PAWS—What It Is and What to Expect
Getting and staying sober is not always easy. One of the top reasons that addicts avoid getting sober as long as possible is the acute withdrawal that comes on quickly when they stop using their substances.
All addictive substances come with their own unique set of withdrawal symptoms, and when an addict is abusing multiple substances, the withdrawal symptoms can be all over the map. Going through withdrawal is dangerous to do on your own, in most cases. While withdrawal from certain substances can potentially be fatal, withdrawal from other substances won’t, even though you may wish to no longer be here.
There is another type of withdrawal that takes place for many addicts who have been abusing substances for a period of time—post-acute withdrawal syndrome, also known as PAWS. PAWS symptoms can appear anywhere from a few weeks to a year after an addict stops relying on substances.
So, here’s what to expect regarding PAWS and some helpful things you can do.
What PAWS Looks Like
PAWS can look different from person to person depending on the substance or mixture of substances they have gotten clean from. Here is a list of possible PAWS symptoms specific to particular substances.
SUBSTANCE-SPECIFIC PAWS SYMPTOMS
Alcohol: Those recovering from alcohol can experience extreme mood swings, especially when it comes to daily activities, such as going to the bank or shopping at a grocery store. Alcohol addiction can render a person physically incapable of doing anything, so many times, friends and family members will take on daily responsibilities for them. Integrating back into society after no longer depending on alcohol is not something that happens overnight, and it can be a frustrating process.
Benzodiazepines: This class of drug is usually prescribed for anxiety disorders. People pursuing recovery from addiction to these drugs may experience extreme panic attacks, insomnia, and even moments of blackout rage.
Opioids: Opioids include drugs such as hydrocodone and heroin. These types of drugs are typically used for pain management. Back pain, irritability, and sleeplessness are common symptoms of PAWS for opioid addicts. Being easily sexually stimulated is something early recovering opioid addicts may experience. That’s because opioid abuse can greatly diminish your sex drive and can cause impotence in men.
Stimulants: Cocaine and meth are drugs in this class. A person recovering from these addictions will often experience extreme waves of depression for well up to a year after they stop using them. Stimulants, unlike opioids, are usually coupled with sex addiction, so the recovering addict will often express little interest in sex during the stages of early recovery.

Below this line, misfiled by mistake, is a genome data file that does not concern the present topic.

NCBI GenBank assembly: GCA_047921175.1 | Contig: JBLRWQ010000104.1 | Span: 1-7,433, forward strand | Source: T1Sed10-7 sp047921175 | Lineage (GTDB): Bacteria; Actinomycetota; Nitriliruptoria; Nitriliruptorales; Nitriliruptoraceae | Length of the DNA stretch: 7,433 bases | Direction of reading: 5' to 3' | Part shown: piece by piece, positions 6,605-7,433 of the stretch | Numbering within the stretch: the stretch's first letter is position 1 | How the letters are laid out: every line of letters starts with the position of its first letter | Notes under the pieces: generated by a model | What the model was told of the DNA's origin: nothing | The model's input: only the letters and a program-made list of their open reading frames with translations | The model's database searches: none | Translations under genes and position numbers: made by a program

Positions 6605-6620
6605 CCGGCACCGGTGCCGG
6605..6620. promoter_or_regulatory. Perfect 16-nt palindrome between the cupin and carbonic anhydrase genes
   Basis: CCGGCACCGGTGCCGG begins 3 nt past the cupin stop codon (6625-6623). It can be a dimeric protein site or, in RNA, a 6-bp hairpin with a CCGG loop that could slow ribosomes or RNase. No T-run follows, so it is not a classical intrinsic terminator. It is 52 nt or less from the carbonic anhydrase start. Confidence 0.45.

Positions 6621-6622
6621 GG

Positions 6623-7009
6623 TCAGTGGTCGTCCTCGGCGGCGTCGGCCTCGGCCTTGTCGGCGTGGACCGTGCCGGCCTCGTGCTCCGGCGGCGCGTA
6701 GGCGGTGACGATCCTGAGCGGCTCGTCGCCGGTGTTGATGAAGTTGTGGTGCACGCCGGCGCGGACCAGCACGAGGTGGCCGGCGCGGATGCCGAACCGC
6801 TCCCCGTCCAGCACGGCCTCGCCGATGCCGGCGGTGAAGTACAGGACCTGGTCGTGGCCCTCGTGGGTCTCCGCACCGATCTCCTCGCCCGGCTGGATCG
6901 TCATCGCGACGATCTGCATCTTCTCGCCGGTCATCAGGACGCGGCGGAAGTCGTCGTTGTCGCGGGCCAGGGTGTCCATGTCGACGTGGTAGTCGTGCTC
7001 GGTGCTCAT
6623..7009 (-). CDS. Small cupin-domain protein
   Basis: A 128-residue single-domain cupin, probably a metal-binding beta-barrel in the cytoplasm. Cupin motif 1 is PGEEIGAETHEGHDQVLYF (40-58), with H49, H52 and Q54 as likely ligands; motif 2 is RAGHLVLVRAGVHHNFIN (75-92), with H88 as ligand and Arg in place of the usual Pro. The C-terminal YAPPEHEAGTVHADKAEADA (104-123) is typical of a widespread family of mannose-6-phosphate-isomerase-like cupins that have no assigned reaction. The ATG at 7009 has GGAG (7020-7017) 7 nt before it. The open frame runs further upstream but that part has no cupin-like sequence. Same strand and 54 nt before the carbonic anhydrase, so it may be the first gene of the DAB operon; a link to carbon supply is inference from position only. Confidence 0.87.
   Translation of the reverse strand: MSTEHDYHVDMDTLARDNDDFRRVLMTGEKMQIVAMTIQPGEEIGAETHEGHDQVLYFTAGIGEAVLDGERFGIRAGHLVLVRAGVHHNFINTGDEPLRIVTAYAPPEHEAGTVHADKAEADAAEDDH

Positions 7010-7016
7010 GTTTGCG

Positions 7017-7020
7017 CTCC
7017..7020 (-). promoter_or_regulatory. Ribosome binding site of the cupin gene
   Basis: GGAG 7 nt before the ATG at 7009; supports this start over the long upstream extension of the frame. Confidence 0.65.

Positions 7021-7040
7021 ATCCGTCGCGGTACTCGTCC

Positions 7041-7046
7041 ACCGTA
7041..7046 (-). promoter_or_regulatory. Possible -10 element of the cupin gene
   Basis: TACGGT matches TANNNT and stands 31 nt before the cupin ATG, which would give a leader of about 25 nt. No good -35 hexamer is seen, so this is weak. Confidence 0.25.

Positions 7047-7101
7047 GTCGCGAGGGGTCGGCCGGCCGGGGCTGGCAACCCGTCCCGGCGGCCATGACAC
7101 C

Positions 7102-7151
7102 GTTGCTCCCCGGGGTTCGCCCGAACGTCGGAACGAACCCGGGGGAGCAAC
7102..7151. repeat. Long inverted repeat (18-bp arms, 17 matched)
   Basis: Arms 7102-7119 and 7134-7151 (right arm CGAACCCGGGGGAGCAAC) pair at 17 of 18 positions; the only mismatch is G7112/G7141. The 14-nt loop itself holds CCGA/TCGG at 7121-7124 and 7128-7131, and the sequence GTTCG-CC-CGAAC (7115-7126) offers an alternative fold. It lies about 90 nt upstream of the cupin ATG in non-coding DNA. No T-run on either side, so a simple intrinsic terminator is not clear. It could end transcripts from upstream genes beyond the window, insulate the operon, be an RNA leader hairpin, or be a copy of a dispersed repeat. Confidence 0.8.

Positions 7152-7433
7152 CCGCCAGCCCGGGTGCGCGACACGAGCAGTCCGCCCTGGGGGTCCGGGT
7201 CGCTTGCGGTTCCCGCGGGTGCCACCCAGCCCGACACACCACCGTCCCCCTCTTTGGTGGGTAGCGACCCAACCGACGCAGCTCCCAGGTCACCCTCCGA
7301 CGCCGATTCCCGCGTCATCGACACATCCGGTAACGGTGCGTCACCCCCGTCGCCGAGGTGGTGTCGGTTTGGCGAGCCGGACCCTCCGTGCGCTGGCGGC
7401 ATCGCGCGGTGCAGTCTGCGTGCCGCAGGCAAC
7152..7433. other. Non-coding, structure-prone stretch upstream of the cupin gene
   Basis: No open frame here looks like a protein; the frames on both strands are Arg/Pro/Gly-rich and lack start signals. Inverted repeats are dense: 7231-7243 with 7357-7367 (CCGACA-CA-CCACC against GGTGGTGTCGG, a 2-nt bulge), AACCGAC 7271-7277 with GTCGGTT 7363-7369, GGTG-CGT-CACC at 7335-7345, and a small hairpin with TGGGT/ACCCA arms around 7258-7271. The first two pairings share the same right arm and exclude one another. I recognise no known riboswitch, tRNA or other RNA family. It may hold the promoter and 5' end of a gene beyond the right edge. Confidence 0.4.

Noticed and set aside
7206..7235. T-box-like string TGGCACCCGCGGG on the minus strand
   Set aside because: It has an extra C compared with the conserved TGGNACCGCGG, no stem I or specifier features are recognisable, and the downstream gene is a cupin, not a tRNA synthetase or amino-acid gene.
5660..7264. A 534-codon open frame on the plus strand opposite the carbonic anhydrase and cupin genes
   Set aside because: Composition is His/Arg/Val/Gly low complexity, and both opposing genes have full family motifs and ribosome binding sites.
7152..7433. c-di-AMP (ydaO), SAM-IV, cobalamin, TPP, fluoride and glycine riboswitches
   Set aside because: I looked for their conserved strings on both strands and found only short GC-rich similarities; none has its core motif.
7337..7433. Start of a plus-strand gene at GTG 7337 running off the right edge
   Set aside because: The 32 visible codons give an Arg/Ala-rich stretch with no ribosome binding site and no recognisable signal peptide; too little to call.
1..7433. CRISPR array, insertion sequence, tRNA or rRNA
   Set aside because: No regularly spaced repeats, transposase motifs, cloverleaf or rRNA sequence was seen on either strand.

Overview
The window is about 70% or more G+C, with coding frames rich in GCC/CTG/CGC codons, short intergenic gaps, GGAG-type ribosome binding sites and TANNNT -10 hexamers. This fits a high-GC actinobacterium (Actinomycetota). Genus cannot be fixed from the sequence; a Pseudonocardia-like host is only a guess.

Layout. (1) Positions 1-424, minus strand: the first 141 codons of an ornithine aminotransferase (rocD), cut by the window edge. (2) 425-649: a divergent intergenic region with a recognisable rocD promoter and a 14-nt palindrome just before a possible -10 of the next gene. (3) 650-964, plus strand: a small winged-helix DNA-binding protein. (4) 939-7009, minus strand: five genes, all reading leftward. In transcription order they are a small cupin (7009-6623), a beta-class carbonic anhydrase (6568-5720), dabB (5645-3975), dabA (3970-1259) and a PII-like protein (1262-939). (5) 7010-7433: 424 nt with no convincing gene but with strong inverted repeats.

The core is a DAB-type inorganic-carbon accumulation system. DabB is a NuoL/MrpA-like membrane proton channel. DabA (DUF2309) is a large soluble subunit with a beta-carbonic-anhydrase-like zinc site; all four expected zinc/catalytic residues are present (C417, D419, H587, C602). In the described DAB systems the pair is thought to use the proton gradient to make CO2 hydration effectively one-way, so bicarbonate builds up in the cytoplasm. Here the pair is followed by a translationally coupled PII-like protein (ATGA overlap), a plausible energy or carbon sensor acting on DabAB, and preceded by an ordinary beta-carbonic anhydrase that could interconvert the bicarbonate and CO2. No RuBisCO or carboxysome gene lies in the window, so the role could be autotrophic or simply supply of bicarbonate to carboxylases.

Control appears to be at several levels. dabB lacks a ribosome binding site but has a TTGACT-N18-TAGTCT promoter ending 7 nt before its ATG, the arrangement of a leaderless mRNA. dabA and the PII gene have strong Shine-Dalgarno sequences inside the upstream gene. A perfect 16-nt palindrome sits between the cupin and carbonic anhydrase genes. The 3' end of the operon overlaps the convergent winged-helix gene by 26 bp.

Although PAWS symptoms for each substance aren’t definitive, this will at least give you a good place to start. Again, if a person abuses drugs from multiple categories, they can expect to experience a wide array of PAWS symptoms.
What You Can Do About PAWS
Consult a psychiatrist: While the 12 steps and other recovery methods are great ways to help with anxiety and depression, sometimes more help is needed. A good doctor can help you get on the right medications or medical advice so that your early recovery doesn’t have to be more difficult than necessary.
Exercise or join a gym: Addicts love feeling good; however, a person in recovery must find healthy ways to feel good. Exercise will help you do that. Joining a gym and planning workout sessions is beneficial because it gets someone exercising, and it will help get you on a schedule. Routines are an important and integral part of healthy sobriety. You can learn more about routines in sobriety in our upcoming blog post.
Set aside time each day for a mental health check-in: Active addiction numbs your emotions. With sobriety comes what seems to be an explosion of erratic emotions. It is important in recovery to take time each day to sit down, take some deep breaths, and have an emotional check-in. Talking to others in recovery is also helpful. You can also check out the importance of staying checked into your recovery.
Get adequate amounts of sleep: Sleep is negatively impacted when someone abuses addictive substances for an extended period of time. Many in early recovery will appear to be manic—having a string of days full of depression, followed by a period of intense energy. Adapting to a normal sleep schedule will help you heal some of the negative effects of active addiction on your brain.
Not everyone who gets sober experiences PAWS—however, many do. Knowing what to expect and what to do in the case of PAWS symptoms is important information for both the individual recovering and loved ones.
Category: Pocket Rehab
Tags: PAWS, Post Acute, Post Acute Withdrawal Syndrome, Withdrawal, Addiction Recovery, Recovery, Phases of Recovery, Pocket Rehab, Sobriety App, Recovery App, Rehab App